- The Washington Times - Monday, October 25, 2010

Afghan President Hamid Karzai on Monday confirmed that he receives cash in bags from Iran, but he defended the process as “transparent.”

“This is transparent. … This is something that I have also discussed when we were at Camp David with President [George W.] Bush,” Mr. Karzai told reporters during a news conference in Kabul, noting that “this is nothing hidden.”

“We are grateful for the Iranian help in this regard,” he said. “The United States is doing the same thing. They are providing cash to some of our offices.”

Mr. Karzai was responding to a New York Times report that said the president’s confidant and top aide, Umar Daudzai, had received plastic bags stuffed with euro bills on a trip to Iran in August.

Mr. Karzai said he was grateful to Iran for the help and that Mr. Daudzai was acting on his instructions.

Iran’s ambassador to Afghanistan, Feda Hussein Maliki, passed the cash to Mr. Daudzai, according to the Times report.

The Iranian Embassy in Kabul in a statement on Monday dismissed the Times report as one based on “baseless rumors” intended to impair relations between Afghanistan and Iran.

Mr. Karzai said the money was used to maintain the presidential office.

U.S. officials are wary of Irans growing influence in Afghanistan.

State Department spokesman Philip Crowley said the U.S. is concerned about the payments because of Iran’s past “negative” role in its neighborhood.

“We’ll let the government of Afghanistan speak to how they spend the financial assistance received from other countries. But we remain skeptical of Iran’s motives, given its history of playing a destabilizing role with its neighbors,” he said.

“We hope that Iran will take responsibility to play a constructive role in the future of Afghanistan,” Mr. Crowley said.

White House deputy spokesman Bill Burton told reporters traveling with President Obama that the “American people and the global community have … every reason to be concerned about Iran trying to have a negative influence on Afghanistan.”

Mr. Karzai said he would continue to seek cash from Iran.

In return for this support, Iran has asked for “good relations … and lots of other things,” Mr. Karzai said.

Marvin Weinbaum, a former Afghanistan analyst at the State Department and currently a scholar at the Middle East Institute, said the Iranians are providing Mr. Karzai with a slush fund.

“Iran is buying influence, so why not buy it at the top,” Mr. Weinbaum said.

“The Iranians have been two-faced. They don’t want the Taliban back; on the other hand they don’t want the U.S. to be comfortable there,” he said.

Despite Mr. Karzai’s claim of transparency in the cash-transfer process, a former Afghan official who served in the Karzai administration said members of Mr. Karzai’s own Cabinet were in the dark on these transactions.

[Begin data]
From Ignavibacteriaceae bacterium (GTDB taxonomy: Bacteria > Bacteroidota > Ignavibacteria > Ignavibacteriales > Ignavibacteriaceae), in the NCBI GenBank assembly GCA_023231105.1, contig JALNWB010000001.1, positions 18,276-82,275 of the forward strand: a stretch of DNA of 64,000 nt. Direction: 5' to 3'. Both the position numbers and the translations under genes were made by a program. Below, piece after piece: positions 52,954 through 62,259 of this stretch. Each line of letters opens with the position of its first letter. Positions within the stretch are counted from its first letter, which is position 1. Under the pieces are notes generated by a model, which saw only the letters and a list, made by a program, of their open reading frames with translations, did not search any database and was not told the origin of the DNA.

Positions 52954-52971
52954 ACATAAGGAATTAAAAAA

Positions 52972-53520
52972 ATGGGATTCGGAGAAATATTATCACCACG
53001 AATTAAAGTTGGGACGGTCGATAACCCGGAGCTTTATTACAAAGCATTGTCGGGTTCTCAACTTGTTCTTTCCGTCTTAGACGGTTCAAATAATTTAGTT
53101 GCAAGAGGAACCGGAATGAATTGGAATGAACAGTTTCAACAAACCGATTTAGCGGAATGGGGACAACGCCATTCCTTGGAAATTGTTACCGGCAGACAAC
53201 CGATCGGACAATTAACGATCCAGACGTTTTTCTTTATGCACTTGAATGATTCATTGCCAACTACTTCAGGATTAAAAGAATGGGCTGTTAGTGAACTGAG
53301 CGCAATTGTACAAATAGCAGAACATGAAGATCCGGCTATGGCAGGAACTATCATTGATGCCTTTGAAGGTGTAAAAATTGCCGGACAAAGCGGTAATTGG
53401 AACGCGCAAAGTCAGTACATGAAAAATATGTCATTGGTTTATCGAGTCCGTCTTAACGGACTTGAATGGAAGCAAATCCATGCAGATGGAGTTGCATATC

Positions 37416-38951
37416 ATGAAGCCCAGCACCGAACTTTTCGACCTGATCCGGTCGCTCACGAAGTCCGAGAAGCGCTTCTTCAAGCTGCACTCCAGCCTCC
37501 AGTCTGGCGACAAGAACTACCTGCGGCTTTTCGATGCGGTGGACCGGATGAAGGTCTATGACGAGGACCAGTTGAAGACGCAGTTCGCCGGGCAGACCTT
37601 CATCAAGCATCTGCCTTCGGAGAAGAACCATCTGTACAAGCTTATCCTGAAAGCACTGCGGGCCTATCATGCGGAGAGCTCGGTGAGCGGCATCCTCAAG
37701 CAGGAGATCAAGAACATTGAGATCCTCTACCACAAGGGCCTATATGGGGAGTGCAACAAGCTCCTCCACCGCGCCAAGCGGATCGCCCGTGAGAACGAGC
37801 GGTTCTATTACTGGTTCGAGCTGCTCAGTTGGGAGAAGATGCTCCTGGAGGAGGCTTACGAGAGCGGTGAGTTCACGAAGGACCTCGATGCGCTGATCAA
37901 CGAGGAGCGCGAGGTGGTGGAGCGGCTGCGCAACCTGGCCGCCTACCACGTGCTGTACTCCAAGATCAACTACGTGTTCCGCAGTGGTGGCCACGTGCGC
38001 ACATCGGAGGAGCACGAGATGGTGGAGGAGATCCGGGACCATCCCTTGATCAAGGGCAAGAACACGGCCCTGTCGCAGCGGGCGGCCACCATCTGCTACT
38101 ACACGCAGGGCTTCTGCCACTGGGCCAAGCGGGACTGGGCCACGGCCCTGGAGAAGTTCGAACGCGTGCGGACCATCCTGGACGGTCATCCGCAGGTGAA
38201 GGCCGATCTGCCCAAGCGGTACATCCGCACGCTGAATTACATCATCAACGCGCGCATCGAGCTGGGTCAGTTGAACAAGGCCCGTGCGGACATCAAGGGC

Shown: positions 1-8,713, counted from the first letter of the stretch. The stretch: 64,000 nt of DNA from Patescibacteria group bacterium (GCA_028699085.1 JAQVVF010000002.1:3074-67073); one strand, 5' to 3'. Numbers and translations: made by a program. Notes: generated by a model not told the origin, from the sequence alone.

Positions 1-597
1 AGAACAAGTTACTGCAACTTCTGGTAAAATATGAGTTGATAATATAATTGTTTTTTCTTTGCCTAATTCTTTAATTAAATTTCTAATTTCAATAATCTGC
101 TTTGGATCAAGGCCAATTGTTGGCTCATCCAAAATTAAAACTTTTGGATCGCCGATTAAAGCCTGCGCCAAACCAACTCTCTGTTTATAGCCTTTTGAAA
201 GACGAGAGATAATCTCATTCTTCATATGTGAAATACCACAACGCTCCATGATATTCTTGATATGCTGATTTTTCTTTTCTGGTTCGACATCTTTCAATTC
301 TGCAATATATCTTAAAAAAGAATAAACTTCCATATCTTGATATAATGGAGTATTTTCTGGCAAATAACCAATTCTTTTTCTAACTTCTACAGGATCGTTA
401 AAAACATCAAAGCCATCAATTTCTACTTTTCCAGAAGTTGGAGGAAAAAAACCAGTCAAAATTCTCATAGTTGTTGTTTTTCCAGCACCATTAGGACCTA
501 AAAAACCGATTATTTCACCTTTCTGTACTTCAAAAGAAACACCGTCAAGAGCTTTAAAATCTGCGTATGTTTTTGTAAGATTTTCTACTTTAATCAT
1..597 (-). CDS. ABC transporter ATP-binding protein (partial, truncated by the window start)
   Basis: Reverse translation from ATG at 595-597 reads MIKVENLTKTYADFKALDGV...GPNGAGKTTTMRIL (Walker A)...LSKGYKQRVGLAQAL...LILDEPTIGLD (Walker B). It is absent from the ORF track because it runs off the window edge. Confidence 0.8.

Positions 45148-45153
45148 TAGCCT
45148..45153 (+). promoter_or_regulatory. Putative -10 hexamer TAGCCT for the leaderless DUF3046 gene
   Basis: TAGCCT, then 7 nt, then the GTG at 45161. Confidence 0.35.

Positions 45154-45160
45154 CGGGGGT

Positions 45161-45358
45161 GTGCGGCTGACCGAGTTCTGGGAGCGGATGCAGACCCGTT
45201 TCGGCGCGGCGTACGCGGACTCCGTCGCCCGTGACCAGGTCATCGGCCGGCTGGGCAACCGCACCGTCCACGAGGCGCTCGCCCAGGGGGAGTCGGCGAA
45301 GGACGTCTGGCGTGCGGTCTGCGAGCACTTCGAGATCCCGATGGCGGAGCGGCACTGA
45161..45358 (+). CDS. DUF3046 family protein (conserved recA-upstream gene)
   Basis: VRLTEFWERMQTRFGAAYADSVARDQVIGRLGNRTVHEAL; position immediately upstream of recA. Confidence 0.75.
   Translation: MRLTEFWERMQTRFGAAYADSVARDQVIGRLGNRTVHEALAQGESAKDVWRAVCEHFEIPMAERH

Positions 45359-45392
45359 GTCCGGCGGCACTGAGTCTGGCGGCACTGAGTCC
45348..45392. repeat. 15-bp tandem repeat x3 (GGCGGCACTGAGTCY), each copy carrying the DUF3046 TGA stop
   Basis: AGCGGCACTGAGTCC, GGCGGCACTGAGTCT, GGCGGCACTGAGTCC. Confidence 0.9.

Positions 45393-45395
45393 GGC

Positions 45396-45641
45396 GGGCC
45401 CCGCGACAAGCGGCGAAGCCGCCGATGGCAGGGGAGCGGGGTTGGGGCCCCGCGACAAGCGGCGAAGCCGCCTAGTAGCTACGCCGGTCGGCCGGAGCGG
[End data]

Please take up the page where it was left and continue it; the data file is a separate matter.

“It is true that the U.S. was providing cash; so was [the European Union] right after the fall of the Taliban for everyday expenses or travel expenses, but to call Iranian cash follow a transparent process, he must be delusional,” said Wahid Monawar, a former chief of staff in the Afghan ministry of foreign affairs.

Mr. Monawar said any financial aid to Afghanistan must go through the ministry of finance and not Mr. Karzai’s aides.

He recalled a telling example of Iranian influence within the Karzai government when he was serving as the Afghan ambassador to the International Atomic Energy Agency in Vienna.

Mr. Monawar said the government in Kabul put enormous pressure on him to drop an Afghan bid for a seat on the IAEA board of governors in order to allow Iran to takes its place.

“The Iranian ambassador was insisting on receiving more cables from Kabul, a clear sign of their connections in foreign ministry and palace,” Mr. Monawar said.

Meanwhile, a former governor of an Afghan province that shares a border with Iran said the Karzai government and its Western allies are underestimating Iran’s destabilizing influence.

Ghulam Dastgir Azaad, who was in charge of Nimroz province, said he frequently investigated and was sometimes an intended target of attacks inside Afghanistan that variously used Iranian-supplied weapons or Iranian-trained militants, according to Reuters news agency.

“No one pays [as] much attention to Iran as Pakistan, but that’s a mistake … Iran plays its own hidden game to increase its influence in western areas,” Mr. Azaad told Reuters.

On Sunday, Mr. Karzai chaired a meeting of the Afghan national security council at which he reaffirmed his commitment to dissolve private security firms, which he described as a key cause for insecurity.